In Words Like Loaded Pistols, Sam Leith traces the art of persuasion, beginning in ancient Syracuse and taking us on detours as varied and fascinating as Elizabethan England, Milton’s Satanic realm, the Springfield of Abraham Lincoln and the Springfield of Homer Simpson. He explains how language has been used by the great heroes of rhetoric (such as Cicero and Martin Luther King Jr.), as well as some villains (like Adolf Hitler and Richard Nixon.)
Leith provides a primer to rhetoric’s key techniques. Words Like Loaded Pistols, you’ll find out how to build your own memory-palace; you’ll be introduced to the Three Musketeers: Ethos, Pathos and Logos; and you’ll learn how to use chiasmus with confidence and occultatio without thinking about it. Most importantly of all, you will discover that rhetoric is useful, relevant – and absolutely nothing to be afraid of.
Alternate color palette:
Posted by H3NR7 at 4/18/2012
Wednesday, November 09, 2011
by Vladimir Nabokov
The Lolita Cover Project, John Bertram and Marco Sonzogni, editors.
John Bertram and Marco Sonzogni are publishing a book on Lolita covers and asked a slew of cover designers to contribute conceptual covers.
slew also slue
A large amount or number; a lot: a slew of unpaid bills.
Origin: 1830-40, Americanism; [Old Irish Gaelic sluagh or slúag, crowd, throng, multitude, army, host.]
Here is mine:
I’d like to invite you to participate in a book that I am editing called The Lolita Cover Project which uses images (specifically, ‘conceptual’ book covers) and essays about Vladimir Nabokov’s Lolita to addresses the challenges and limits of representation (and mis-representation), and the relationship of a book to its cover. The Lolita Cover Project will feature 50 new ‘conceptual’ covers by leading graphic designers specifically commissioned for the book; critical essays on design and representation by Nabokov scholars, artists, art theorists, and designers; and the best submissions from Venus febriculosa’s Lolita Book Cover Contest (In 2009, after discovering Covering Lolita, Dieter E. Zimmer’s online collection of Lolita covers, I sponsored, through my website Venus febriculosa, a book cover competition for a new cover for Lolita. Subsequently, my essay on the competition was published in the ‘Nabokov Online Journal.’).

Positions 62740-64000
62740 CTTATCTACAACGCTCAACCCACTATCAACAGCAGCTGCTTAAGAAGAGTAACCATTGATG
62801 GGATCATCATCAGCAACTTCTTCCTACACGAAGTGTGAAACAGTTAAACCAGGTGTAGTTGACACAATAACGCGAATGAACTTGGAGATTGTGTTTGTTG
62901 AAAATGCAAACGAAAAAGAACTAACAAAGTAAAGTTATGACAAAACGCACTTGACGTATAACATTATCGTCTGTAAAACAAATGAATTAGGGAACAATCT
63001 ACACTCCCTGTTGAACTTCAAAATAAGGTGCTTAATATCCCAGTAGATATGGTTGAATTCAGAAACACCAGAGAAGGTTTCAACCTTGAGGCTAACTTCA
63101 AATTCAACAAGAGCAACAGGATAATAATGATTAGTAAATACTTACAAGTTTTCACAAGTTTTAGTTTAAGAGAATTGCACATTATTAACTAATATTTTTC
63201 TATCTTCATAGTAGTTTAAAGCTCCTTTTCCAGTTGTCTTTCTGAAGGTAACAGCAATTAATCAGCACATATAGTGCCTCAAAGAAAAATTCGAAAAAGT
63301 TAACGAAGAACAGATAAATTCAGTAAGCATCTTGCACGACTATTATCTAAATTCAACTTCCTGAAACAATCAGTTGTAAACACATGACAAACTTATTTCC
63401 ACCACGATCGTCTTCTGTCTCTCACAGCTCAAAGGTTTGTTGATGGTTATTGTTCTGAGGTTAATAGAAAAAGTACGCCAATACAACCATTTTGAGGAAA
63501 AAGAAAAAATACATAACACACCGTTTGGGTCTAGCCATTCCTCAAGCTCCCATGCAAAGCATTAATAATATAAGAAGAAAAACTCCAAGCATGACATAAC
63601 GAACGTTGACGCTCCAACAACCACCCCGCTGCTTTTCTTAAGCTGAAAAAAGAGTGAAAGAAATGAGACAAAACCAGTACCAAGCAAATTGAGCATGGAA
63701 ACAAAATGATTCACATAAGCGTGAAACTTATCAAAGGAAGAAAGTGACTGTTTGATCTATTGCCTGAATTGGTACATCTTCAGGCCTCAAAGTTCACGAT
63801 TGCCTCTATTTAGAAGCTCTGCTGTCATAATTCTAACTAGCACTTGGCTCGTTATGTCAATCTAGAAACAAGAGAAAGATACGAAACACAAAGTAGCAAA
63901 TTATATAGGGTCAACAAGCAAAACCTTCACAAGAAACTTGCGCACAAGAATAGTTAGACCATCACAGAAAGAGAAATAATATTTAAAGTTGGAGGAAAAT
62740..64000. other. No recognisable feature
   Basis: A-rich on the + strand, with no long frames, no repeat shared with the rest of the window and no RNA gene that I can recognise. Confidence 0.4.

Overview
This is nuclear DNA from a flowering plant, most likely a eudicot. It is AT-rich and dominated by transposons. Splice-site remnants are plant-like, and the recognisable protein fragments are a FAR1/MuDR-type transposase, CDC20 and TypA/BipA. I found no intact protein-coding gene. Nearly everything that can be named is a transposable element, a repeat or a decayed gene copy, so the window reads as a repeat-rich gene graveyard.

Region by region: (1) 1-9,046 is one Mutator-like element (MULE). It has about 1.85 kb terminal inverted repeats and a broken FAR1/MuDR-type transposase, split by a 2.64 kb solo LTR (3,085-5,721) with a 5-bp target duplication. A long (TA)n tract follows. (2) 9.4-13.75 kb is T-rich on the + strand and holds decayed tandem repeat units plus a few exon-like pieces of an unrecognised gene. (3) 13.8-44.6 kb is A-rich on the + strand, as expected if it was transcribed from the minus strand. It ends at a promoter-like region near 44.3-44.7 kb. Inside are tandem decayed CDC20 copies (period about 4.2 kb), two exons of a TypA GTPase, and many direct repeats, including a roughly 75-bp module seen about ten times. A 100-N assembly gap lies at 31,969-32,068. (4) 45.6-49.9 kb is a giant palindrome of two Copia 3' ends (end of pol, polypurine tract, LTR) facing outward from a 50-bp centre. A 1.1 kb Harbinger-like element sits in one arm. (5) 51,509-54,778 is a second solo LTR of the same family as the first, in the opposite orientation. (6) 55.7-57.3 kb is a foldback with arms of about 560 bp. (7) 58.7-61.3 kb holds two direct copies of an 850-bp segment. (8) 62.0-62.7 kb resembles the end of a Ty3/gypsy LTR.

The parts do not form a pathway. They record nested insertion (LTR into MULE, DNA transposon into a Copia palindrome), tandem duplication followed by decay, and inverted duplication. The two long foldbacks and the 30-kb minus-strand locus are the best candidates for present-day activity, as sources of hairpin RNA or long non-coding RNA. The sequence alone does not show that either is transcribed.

Many leading designers are on board to provide new covers including:
Mark Abrams, Keira Alexandra, Geetika Alok, Helen Armstrong, Andrey Bashkin, Rachel Berger, Kelly Blair, Yeju Choi, David Drummond, Aliza Dzik, Elaine Fong, John Fulbrook III, Xavi Garcia, David Gee, Elena Giavaldi, Kate Gibb, Elena Grossman, Kathryn Hammill, Lauren Harden, Margot Harrington, Jessica Helfand, Jennifer Heuer, Karen Hsu, Matthew Jacobson, Agata Jakubowska, Jamie Keenan, Philip Kelly, Ely Kim, Gregg Kulick, Chin-Yee Lai, Sueh Li, Ellen Lupton, Mary Voorhees Meehan, Mark Melnick, Peter Mendelsund, Dan Mogford, Catherine Nippe, Linn Olofsdotter, Ingrid Paulson, David Pearson, Caroline Rismont, Diane Shaw, Isaac Tobin, Transfer Studio, Jenny Volvovski, Michel Vrana, Jennifer Wang, Chip Wass, Adrienne Weiss, Barbara deWilde, Gabriele Wilson, Ben Wiseman, Graham Wood, Henry Sene Yee, and April
Lolita is one of my favorite all-time books. Many of the existing covers designed from around the world, showcased here at Covering Lolita, put the focus on an eroticized image of Lolita. I wanted to avoid that and focus on Nabokov's writing. The opening paragraph is one of the most famous.
I went for a light, innocent fragility so I chose Archer Light for the typeface. Although Humbert Humbert, a middle aged man, is seen as the obvious manipulator of young, under aged Lolita, he is also manipulated by Lolita. I filled the type in an innocent baby pink color and towards the end of the paragraph, the tone and color gradient shifts to darker red and finally black to suggest the novel's downward spiral of darkness. I especially like how her name bookends the paragraph. With "Lo. Lee. Ta." taking on a menacing syncopated stabbing rhythm.
The 100 Best First Lines from Novels.
An excellent post by Designer Extraordinaire Peter Mendelsund discussing the process of jacketing works of fiction using Lolita as a case study.